Saturday, March 19, 2011


Perhaps it is my recent experience with a 30 day retreat. Perhaps it is being on the cusp of a new adventure in people and place. Perhaps it is simply that though it is Lent and not August, the second Sunday's cycle A Gospel reading has Peter, James, and John taking a hike up Tabor with Jesus. Whatever the reason, I had a long think today on Transfiguration and several things occurred to me.

One, death is not itself transfiguration. Transfiguration changes Life....changes living...ways of being...ways of seeing... It is an experience that might move from living through dying...but always into life again.

Another, Love is what transfigures. Love. Nothing else but this difficult and stunning honor.

And, more... it is something that asks in love for my freedom. I cannot be bound and be transfigured.

As well, it is not a once for all. It is a consistent draw, an enticing motivation toward being more and more free...

Which includes being willing to walk the valleys...openly...trusting in walk because of walk with, beside, toward, within...Love... believing that an unknown Greater Still awaits.

I tend to think of Jesus' baptism as the first transfiguration...and that it was personal. I imagine the dawning awareness that must have come upon Jesus...under the river water, the hands of a trusted friend bearing him, hearing the voice of God name him Beloved, name him Son... Love called him, named him, washed over and through...

The trip up the mountain was a call from Love to the others. “Look.” “Listen.” “Attend.” And, understandably, it was a little much. What did it take to have them rise again? The touch of Jesus, the physical, beckoning, reassurance of deepest understanding, most profound presence, deepest love. Time to go, can’t stay here on the mountain…things to do, valleys to walk. And yet, in spite of the marvel of what happened, the trio were asked to not say anything to others.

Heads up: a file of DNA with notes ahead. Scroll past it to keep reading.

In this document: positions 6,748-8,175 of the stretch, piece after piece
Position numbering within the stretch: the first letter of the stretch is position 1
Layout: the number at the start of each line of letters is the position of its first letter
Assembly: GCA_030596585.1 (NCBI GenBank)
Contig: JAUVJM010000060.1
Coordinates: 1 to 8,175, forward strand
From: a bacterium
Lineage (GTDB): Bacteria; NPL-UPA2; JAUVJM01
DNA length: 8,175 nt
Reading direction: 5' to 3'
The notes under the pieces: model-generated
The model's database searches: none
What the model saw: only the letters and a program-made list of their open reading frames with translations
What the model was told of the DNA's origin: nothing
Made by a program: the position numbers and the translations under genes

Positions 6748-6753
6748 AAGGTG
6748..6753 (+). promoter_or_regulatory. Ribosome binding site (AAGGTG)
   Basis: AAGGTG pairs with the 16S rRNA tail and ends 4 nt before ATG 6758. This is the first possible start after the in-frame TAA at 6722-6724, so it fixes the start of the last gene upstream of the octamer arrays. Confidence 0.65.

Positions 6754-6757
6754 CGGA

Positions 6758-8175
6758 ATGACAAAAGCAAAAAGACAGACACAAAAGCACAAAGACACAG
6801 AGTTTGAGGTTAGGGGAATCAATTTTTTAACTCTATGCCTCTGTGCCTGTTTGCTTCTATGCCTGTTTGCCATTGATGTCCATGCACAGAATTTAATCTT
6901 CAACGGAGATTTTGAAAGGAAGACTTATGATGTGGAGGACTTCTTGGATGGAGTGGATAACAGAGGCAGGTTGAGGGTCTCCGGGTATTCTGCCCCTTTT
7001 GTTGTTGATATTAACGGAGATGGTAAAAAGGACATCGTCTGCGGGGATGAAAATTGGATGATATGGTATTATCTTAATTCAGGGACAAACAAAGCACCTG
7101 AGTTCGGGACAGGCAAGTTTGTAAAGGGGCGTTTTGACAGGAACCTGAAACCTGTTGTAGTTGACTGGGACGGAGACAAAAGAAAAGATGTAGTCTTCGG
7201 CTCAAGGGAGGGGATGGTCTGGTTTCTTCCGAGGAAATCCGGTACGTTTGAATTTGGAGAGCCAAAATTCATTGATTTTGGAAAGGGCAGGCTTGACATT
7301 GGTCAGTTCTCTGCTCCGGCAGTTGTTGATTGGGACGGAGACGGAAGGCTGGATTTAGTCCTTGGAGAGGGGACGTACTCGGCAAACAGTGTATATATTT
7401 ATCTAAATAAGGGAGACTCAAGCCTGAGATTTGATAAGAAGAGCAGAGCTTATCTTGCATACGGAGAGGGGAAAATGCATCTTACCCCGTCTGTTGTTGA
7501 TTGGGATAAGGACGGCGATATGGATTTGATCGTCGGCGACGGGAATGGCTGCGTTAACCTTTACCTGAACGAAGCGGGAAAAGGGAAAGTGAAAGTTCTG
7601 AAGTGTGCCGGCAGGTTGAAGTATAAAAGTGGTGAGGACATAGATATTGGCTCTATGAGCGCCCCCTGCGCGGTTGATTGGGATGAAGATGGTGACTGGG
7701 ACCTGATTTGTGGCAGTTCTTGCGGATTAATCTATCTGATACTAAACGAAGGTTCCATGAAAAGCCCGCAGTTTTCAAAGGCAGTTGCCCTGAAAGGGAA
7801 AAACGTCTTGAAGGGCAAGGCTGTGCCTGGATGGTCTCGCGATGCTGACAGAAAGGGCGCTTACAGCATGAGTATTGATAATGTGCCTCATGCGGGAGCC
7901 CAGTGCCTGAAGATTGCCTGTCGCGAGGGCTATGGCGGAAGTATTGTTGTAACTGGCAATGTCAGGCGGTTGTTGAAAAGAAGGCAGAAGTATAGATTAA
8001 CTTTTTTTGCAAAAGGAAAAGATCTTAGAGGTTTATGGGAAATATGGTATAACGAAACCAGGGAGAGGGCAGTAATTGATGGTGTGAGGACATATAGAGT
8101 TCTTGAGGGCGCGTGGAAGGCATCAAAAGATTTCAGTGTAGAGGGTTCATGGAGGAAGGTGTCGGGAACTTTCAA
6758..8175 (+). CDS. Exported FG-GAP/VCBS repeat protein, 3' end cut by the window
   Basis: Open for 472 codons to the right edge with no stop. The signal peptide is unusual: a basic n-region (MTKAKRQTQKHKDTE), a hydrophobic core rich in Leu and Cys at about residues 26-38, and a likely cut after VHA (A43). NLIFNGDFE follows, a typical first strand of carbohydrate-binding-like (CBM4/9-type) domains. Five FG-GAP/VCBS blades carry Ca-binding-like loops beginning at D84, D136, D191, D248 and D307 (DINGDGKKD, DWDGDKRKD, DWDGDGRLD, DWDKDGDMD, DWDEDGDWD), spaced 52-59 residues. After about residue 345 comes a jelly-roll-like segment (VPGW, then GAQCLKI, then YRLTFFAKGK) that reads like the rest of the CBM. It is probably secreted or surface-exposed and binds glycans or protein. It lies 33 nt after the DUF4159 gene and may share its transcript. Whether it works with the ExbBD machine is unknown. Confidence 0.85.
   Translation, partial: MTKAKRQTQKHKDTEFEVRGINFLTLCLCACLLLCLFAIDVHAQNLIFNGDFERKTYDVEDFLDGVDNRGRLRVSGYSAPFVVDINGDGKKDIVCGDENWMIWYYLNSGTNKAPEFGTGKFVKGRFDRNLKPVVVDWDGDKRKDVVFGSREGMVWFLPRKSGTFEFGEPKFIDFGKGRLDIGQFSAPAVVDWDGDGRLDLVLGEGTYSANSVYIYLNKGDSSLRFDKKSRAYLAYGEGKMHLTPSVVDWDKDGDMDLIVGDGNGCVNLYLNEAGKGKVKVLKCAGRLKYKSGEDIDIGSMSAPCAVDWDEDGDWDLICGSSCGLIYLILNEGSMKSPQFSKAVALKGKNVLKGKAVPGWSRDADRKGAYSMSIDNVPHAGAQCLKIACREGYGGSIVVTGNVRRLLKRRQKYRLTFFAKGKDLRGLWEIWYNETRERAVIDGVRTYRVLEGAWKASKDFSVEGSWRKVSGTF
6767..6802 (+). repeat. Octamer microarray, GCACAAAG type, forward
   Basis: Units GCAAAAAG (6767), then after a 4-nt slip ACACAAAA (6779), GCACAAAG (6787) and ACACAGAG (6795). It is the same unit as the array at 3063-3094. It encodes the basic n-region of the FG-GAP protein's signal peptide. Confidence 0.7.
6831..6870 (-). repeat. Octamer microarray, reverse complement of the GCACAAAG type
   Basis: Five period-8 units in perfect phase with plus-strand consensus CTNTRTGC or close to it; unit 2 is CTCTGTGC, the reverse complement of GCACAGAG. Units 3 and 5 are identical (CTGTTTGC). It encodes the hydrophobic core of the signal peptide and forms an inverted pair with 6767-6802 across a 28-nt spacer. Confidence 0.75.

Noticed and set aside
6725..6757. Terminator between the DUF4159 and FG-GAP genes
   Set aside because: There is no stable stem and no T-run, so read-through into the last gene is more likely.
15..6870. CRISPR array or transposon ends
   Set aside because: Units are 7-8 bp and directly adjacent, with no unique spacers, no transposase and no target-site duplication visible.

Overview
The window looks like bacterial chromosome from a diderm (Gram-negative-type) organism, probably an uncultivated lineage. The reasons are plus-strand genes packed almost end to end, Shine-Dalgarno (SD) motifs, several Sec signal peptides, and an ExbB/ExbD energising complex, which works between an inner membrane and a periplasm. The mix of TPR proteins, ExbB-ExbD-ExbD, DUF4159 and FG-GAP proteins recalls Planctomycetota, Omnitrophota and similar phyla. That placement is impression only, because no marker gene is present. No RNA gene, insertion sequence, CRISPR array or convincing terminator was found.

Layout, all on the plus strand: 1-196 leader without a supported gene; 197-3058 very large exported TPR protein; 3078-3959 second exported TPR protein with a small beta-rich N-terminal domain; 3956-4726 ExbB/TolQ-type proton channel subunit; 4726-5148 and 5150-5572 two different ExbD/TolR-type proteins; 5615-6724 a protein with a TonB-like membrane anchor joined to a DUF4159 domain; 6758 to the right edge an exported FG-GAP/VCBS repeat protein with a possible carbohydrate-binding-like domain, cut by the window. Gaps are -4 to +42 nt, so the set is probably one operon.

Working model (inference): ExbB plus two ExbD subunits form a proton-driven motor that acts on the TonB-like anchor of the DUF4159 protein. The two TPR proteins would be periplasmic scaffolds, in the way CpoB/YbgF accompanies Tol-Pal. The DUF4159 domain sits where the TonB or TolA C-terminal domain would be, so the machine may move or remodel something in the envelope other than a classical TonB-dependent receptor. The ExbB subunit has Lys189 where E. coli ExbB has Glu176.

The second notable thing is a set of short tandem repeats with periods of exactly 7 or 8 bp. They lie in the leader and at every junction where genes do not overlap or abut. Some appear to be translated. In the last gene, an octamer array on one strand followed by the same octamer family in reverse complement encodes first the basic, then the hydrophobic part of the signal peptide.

Which brings me to another insight. I can live open to transfiguration, but the timing is not mine to mark or plan.

Makes it all that much more an adventure, really…because, who knows what opportunity will become an invitation toward new life, given in love?

And what I know for sure is that it is an act of giving and receiving. That is part of what I experienced in that thirty day retreat. Giving in to my desire for walking in freedom; for forgoing fear; for walking openly into come what may. Receiving strength; receiving even more desire; receiving more of Love’s truth and beauty; knowing more intimately the weight and pain of loving as well and knowing that there is no other choice I’d rather make than choosing to live on in love's fullness. Transfiguration is the bend of the Mobius…the both-and…the challenge-grace…the already-not yet…human-divine…

Another word for that came to me as I prayed today. The Cross.

Ah. Perhaps that is why it does not feel out of place to climb a mountain in the desert of Lent.

Friday, March 18, 2011

Another Friday Five from RevGals!

Whether we liked it or not, we all "sprang forward" with the change to daylight savings time in the USA this past Sunday. There is lightness and brightness slipping in as spring approaches, so let us consider what is springing forth in our lives right now.

Name 5 things that are springing forth...

1. The croci are in foci! There's more than one I've seen...otherwise, it'd be the crocus is in focus...I've spied daffodils on the hills... Flowers in the bowers... pfloxes in boxes...Blooms in rooms... you get the idea!

2. New adventures in the freedom born from loving God, being loved by God, believing in that, and acting on a desire to keep walking on right into the midst of that, pasa lo que pasa.

3. A curious sense of the world being on a dangerous cusp of some sort.

4. In spite of the weariness that brings, a renewed and deepening call to be a person of listening and acting where need draws is also venturing forth.